There are many ways to convey atmosphere on film. You can use sound effects: you can use mood lighting, you can use dry ice, you can use a narrator to tell you what atmosphere you should be experiencing or you can use sweat.
Yes, sweat – perspiration, transpiration, even diaphoresis. If you want to portray anxiety, heat or the euphoria of a good workout, then the body’s thermoregulatory function paints the perfect picture with but a few moist drops on the canvas of a grey cotton t-shirt. Here are some of the finest sweaty moments:
(Image: All Star)
Back when the Mission: Impossible franchise was only faintly ridiculous, Tom Cruise, dangling like a poorly-strung marionette over a super-sensitively-alarmed floor in the CIA headquarters, experienced one of the most sweat-focused moments in cinema history. Wishing he’d worn a John McEnroe-style headband, a single bead of Cruise juice (for some reason twice) rolls along his specs and heads perilously towards the ground. Will he catch it in time? That’s rhetorical – no email, please.
Cool Hand Luke
We’re not even going to pretend with this one. Yes, there is a great deal of sweat on Paul Newman and his chain gang chums, but that’s not the moisture that’s going to draw anyone’s eye. Oh no. That honour belongs to the soapy suds dampening the curvaceous Sixties form of Joy Harmon as she unwittingly (as if) drives the sticky convicts to a state of near combustion. A reminder of how casual perving was done in more innocent times.
“Hmgrrna do wa ma brn frrg lo manana.” “Doofaan ormy unnel pigo yo han.” Who can forget some of Al Pacino’s sparkling dialogue in Scarface? He really did put the ‘nrrmnmr’ into ‘diction’. But who needs oral clarity when you have the kind of buttock-tightening tension provided by a chainsaw-wielding psychopath, a bathroom, a pair of extremely inattentive pals acting as your back-up, and the threat of losing a lot more than just your little friend.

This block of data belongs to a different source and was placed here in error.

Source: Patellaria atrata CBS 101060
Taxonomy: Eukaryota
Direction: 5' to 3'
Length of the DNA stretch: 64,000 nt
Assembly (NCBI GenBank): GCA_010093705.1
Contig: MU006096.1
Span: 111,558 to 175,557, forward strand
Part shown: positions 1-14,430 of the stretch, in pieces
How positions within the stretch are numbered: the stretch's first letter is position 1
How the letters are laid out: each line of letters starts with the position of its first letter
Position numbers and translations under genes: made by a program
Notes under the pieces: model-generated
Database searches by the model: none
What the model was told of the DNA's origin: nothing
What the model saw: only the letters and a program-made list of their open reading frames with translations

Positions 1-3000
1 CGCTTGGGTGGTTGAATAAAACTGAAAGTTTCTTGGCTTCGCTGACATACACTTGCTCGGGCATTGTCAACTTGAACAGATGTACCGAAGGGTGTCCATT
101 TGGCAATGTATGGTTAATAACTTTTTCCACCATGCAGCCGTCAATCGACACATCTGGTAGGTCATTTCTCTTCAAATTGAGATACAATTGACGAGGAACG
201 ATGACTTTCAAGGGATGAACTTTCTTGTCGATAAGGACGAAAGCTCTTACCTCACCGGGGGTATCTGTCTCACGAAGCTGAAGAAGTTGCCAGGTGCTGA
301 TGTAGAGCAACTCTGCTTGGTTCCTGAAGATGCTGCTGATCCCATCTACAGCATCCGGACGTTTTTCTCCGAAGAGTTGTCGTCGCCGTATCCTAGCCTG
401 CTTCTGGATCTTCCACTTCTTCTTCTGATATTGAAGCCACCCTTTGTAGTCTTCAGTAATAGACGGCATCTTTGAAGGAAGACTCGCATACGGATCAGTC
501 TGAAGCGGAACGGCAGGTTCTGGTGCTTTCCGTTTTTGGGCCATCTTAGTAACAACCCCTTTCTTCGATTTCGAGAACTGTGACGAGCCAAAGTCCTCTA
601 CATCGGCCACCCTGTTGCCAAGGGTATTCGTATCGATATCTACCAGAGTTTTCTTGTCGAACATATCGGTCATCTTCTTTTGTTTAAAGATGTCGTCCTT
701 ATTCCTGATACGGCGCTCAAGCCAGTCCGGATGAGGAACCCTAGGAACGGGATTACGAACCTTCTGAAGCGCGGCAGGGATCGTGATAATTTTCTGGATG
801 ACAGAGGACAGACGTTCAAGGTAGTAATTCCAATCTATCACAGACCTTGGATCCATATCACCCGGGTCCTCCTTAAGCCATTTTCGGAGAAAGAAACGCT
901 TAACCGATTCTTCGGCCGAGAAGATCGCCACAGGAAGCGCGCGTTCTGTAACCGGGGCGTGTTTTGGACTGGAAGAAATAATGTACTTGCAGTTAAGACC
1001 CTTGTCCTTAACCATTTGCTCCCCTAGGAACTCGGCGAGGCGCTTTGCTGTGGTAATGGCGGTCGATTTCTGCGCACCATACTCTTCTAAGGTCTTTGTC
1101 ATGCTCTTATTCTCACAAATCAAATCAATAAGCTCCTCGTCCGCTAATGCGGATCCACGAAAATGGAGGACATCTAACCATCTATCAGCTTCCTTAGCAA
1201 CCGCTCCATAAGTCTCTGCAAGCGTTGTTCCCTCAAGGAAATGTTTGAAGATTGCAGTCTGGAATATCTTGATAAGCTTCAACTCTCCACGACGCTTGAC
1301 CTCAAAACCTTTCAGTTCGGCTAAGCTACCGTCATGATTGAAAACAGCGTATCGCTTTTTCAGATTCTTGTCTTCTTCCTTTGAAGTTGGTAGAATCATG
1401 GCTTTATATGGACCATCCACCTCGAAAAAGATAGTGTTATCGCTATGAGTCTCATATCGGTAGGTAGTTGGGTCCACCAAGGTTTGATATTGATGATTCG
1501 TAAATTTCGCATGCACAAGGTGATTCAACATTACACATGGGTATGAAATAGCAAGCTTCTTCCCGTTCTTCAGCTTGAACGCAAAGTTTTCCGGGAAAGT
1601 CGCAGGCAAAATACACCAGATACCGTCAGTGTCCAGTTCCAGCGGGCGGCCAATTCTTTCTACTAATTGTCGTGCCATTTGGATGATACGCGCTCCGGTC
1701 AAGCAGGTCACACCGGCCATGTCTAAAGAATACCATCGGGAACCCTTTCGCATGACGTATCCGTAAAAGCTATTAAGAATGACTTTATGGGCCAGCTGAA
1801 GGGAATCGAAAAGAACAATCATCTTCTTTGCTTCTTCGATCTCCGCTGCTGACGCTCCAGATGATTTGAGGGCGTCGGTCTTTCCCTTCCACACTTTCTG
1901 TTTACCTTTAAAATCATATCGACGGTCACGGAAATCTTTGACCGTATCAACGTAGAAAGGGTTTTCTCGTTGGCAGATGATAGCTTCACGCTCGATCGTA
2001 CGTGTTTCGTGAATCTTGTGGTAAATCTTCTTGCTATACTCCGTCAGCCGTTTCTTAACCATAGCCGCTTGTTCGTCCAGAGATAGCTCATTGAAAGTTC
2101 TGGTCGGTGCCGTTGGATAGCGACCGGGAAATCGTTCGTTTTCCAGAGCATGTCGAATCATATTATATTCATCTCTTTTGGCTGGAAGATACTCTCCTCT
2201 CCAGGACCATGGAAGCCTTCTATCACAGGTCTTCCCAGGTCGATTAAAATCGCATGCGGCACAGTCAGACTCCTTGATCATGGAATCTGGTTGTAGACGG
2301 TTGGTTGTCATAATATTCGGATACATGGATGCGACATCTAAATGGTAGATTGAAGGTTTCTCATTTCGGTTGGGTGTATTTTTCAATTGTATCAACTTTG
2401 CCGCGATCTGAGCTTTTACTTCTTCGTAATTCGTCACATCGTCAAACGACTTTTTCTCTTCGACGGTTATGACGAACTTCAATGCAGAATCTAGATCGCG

More mumble, this time in the jungle, as Marlon Barndoor, sorry, Brando’s Colonel Kurtz flits between light and shadow, words and humming sounds. Somehow, his bald pate remains as dry as a freshly-powdered baby, while Martin Sheen makes like a leaky showerhead.
More jungle, but less mumble; what is it about jungles and mumbling when it comes to sweat? Again, rhetorical, especially as the jungle bit is fairly obvious. A dripping Mac (Bill Dukes) and his strangely bulbous noggin talks to his dead best friend, Blaine, when he should probably be concentrating on avoiding the invisible alien that killed him.
Statistics show that 87.3 per cent of the Rocky hexalogy involved sweat. So much sweat, in fact, that it was bottled and sold as fake tears to politicians who’d been caught cheating on their wives. Our favourite Rocky moment of perspiration /and/ inspiration /and/ titillation is the training montage with Apollo Creed in Rocky 3, in which the sweat actually seems to shrink their clothes until they begin to look like backing dancers for Lady Gaga.
Aaron (Albert Brooks) may have always wanted to be a news anchor, but his sudoriferous glands were clearly camera-shy. That’s why, when Aaron finally gets his shot at being anchor they go all diaphoretic on him, causing him to look like an agitated bottle of fizzy pop whose top has been ever so slightly opened, causing its contents to dribble over in a most inconvenient manner. In real life, news presenters don’t sweat because they are sealed with creosote.
Thought we'd forgotten the ultimate? No chance sunshine. No chance...
And finally, although cruelly we can't find it on YouTube, the incredible moment in which Ted Striker sweats buckets full in Airplane! [Pictured top].